Month: November 2012

Jack-In-The-Box Classroom Activities

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This jack-in-the-box song-action and art and craft activity was a hit with my preschoolers, so I thought of recording it here for future reference.

First, I introduced the children to the ‘Jack-In-The-Box’ song. The loved it so much I heard them humming the tune when their parents came to pick them up 🙂 The video is below if you want to hear it.

Then I added some fun actions into it.

1) I asked them hold hands and form a circle.

2) I called one child to squat in the middle (I demonstrated how)

3) Then I asked the other children to come closer to the middle and stretch their hands out front, just above the head of the child squatting in the middle.

4) I told them the person in the middle is going to be Jack, while we, with our hands, are going to be the box. So when we sing, “Jack in the box, Jack in the box, quiet and still, will you come out, will you come out,” Jack will reply and jump out, “Yes, I will!” Followed by the other actions – hands, head, eyes, feet and hands. (Refer to the song)

5) Each child took turns being ‘Jack’.

In the next session, I taught them how to make ‘Jack-in-the-box’. It’s pretty straight forward. Just refer to the pictures. Then I showed them how to make Jack ‘jump’ out of the ‘box’ (the plastic cup). First, pull Jack right to the base of the cup, and cover Jack with the other hand. Sing the song, and when Jack says ‘Yes I will’, push Jack all the way up, revealing his face.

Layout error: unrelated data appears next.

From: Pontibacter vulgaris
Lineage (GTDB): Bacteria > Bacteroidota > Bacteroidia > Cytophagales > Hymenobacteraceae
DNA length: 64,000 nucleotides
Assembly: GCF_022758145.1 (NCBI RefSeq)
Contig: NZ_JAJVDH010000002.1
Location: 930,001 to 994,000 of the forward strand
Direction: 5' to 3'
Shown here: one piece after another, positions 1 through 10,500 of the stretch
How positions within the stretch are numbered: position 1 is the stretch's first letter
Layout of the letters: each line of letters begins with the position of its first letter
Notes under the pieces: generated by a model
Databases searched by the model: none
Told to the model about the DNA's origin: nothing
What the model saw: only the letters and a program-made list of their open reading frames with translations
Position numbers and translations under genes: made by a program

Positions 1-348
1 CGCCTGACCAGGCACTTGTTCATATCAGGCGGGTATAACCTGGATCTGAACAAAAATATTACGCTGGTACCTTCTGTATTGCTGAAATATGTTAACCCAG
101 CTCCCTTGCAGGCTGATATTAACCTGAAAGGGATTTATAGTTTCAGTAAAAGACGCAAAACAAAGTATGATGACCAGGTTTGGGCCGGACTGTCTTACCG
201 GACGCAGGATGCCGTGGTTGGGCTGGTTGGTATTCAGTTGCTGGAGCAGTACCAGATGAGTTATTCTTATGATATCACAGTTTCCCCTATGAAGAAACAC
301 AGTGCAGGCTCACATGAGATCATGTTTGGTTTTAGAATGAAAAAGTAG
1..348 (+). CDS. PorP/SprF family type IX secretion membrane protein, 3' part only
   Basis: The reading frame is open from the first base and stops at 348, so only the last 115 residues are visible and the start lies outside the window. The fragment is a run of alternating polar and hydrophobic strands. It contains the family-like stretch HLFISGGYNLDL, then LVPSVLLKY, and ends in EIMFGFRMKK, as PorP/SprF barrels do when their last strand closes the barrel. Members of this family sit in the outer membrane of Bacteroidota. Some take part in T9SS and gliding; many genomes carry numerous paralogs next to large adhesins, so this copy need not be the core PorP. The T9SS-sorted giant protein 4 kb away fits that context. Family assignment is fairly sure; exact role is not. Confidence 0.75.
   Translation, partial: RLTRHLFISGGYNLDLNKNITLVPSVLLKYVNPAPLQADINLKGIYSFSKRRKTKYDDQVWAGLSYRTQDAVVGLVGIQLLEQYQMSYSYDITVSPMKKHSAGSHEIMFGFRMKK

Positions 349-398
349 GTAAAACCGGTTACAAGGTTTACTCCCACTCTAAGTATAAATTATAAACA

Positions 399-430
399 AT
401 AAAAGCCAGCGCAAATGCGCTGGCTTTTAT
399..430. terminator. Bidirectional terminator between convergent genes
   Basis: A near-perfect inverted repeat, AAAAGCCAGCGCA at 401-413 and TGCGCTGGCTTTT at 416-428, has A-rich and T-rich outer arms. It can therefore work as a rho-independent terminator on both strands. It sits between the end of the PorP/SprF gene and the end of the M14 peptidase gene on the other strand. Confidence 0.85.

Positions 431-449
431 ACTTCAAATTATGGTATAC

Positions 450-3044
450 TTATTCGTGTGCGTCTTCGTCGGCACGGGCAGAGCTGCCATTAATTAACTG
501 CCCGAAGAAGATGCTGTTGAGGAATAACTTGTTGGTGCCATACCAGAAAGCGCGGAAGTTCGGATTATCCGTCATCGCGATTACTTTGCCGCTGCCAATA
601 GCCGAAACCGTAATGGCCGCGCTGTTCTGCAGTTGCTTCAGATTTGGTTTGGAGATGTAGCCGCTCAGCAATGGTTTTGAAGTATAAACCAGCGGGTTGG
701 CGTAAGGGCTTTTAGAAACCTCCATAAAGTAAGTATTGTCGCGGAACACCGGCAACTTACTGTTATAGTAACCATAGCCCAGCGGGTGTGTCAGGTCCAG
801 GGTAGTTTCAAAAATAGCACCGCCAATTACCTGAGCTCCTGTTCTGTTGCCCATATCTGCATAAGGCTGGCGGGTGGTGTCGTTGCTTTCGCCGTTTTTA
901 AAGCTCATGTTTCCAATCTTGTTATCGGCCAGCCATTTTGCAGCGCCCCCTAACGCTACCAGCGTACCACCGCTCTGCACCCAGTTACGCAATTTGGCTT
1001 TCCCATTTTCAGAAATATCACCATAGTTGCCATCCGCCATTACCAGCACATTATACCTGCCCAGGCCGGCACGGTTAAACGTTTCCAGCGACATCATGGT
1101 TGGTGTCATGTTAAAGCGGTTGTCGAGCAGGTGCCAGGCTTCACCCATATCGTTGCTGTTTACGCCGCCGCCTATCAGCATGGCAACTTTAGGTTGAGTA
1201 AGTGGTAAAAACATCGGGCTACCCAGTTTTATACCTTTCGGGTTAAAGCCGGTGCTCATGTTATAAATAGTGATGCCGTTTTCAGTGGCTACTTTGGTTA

On the way back, each child couldn’t wait to show them off to their parents. One parent even asked, can your Jack pop out of his box? The child said yes and demonstrated how. It was really cute! Haha



The Dinosaur who Ate an Eraser

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I tried out a storytelling ‘game’ with my kids today (aged between 3-5 years old). I picked a couple of objects and put into a bag. In the bag, there was an apple, a board book about a dog, a plastic cup, blocks, a toy dinosaur, a purple crayon, an eraser, a pair of sunglasses and a glove.

I started the ball rolling by picking one object from the bag, and began the story with, “Once upon a time, in a land far far away…” and took out an apple. So I continued, “there was a big apple tree that grew in a backyard of a castle.”

And to get it going, I asked the next child to take out another object, and he got the board book about a dog. He stared at it for awhile, not knowing what to say. So I prompted, “What would you like to say about the dog? Was he in the backyard with the tree? What was he doing?” After awhile, he said, “He was playing by himself in the backyard.”

The next child got the plastic cup. This girl is very good at storytelling and she’s only 4. She immediately knew what she had to do. “Then the dog saw a plastic cup that had water in it, and started drinking it!” To make it more interesting, I asked, “Was it magic water?” She said, “No! It’s disappearing water! The water disappeared from the cup when the dog drank it!”

The next object was a set of blocks, arranged into a shape. The girl who got it said, “A boat! The boat had water in it and it disappeared too!” “Where was the boat?” I asked. “The boat was next to the cup!”

Then it was a toy dinosaur. This girl who took it out was about 3 years old. She began saying, “Once upon a time, there was a dinosaur.” Before I could say anything, the girl who got the plastic cup interrupted and said, “No you must continue from the boat.” The 3 year old stared at the dinosaur for a really long time before saying, “The dinosaur came out from the jungle.” And we left it at that.